The Nature Conservancy (TNC), though, has just released a report called The Power of Place – National, which is meant to help state and local governments across the country “build the clean energy infrastructure needed for economy-wide, net-zero emissions by 2050 while avoiding most impacts to sensitive natural and working lands.” The TNC report is wonkier than it should be for general consumption, but I’m happy to see that it highlights agrivoltaics, co-location of wind and solar, and the importance of avoiding sensitive or otherwise healthy habitat.
The bad news is that by current estimates the U.S. needs a build-out of renewable energy that will take up 250,000 square miles. As I noted earlier, that’s the size of Texas. The good news is that with the strategies TNC recommends, it’s possible to reach a 70% reduction in environmental and social impacts and reduce the build-out to an estimated 115,000 square miles. That’s merely the size of Arizona…
Put another way, estimates suggest we need 3,100-3,500 gigawatts (GW) of renewable energy production by 2050. We’re currently producing a bit more than 200 GW of wind and solar, and recent analysis suggests we might reach a “staggering” 600 GW by 2030. There’s a long, long way to go. Picture that Texas- or Arizona-sized area of solar and wind installations, and you get the idea. You can also understand why I think it’s vital now that we have good guidance for the mad rush that’s coming.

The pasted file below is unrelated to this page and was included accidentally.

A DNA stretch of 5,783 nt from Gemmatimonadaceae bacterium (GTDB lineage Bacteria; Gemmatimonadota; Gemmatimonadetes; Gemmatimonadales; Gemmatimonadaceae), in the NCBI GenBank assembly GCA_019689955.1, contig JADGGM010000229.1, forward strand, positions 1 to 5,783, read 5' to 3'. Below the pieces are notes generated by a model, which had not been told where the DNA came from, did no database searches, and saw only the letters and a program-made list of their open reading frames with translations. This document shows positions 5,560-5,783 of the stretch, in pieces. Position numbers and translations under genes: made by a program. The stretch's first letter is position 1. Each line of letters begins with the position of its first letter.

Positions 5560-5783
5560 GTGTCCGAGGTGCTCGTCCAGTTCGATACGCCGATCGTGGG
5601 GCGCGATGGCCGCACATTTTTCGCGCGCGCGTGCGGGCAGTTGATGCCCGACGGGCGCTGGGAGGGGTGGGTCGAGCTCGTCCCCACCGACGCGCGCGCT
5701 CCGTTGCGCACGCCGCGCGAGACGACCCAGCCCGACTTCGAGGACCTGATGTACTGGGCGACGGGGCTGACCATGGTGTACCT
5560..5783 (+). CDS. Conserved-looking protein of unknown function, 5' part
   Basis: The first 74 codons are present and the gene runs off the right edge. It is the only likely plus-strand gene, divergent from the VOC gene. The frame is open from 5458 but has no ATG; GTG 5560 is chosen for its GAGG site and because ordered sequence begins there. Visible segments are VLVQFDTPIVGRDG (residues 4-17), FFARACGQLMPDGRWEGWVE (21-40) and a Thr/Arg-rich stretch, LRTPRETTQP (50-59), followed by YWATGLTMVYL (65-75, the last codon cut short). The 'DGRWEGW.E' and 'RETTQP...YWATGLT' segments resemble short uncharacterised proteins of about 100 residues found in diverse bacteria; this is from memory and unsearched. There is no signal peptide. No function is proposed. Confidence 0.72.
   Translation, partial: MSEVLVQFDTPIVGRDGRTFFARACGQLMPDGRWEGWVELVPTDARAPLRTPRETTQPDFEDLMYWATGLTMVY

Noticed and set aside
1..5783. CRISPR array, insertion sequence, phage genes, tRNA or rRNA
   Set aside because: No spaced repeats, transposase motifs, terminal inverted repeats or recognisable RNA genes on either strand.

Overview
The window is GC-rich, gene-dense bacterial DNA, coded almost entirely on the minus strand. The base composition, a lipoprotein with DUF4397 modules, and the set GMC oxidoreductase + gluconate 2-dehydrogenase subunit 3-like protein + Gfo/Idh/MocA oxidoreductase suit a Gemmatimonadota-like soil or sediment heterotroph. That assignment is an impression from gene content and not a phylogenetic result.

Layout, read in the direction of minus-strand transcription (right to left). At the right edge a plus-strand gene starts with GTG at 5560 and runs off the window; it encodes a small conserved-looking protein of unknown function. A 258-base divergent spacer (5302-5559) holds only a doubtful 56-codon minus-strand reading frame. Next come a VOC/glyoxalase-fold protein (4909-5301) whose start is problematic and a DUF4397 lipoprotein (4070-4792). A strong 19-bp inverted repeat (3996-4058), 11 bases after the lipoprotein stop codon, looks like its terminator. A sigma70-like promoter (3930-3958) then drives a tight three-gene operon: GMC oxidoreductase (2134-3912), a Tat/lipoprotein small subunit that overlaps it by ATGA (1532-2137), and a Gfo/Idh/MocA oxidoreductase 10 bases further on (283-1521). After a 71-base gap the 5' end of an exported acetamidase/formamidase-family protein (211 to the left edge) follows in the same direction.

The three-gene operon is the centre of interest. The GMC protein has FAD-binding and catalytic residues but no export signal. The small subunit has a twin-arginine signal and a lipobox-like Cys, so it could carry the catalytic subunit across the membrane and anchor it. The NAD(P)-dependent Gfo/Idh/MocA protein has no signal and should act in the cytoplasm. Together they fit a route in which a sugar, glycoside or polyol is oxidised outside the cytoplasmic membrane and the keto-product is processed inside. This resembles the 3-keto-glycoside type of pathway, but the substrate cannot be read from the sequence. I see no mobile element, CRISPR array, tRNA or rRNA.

At a planning board meeting for our community solar project, an environmental consultant was asked about the logic of clear-cutting healthy forest for a solar array. He provided a math-less version of the standard carbon math answer:
On the whole, it’s primarily an environmental benefit. A lot of times we get questions regarding tree-clearing. They look at trees sequestering carbon, kind of viewing that as potentially a loss. But ultimately these facilities provide far more benefit.
It’s a logical answer, but the logic only works if we’re ignoring the big picture. This is “environmental” thinking that has lost touch with the environment.
I was glad to see that our community solar site has sought certification from the National Wildlife Foundation, though having seen the clear-cut, fenced-in, scraped-bare site I’m not sure how they plan to meet the requirements for food, water, and habitat. Perhaps they’ll focus on helping pollinators. It has occurred to me that if our new “clean” energy sources are going to keep shaking the biological Etch-A-Sketch and erasing life before collecting electrons, they should at the very least be required to establish pollinator-friendly plantings throughout the facility. There’s simply no good reason for solar panels to live lonely and selfish lives, and bees make good company.
Thanks for sticking with me.
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In other Anthropocene news:
From Yale e360, an interview with Chilekwa Mumba, a Zambian activist who successful sued a UK-based mining firm for their copper-mining contamination of communities and their environment. The larger importance here is that this case “set a legal precedent that British companies can be held accountable for the environmental fallout of their operations overseas.”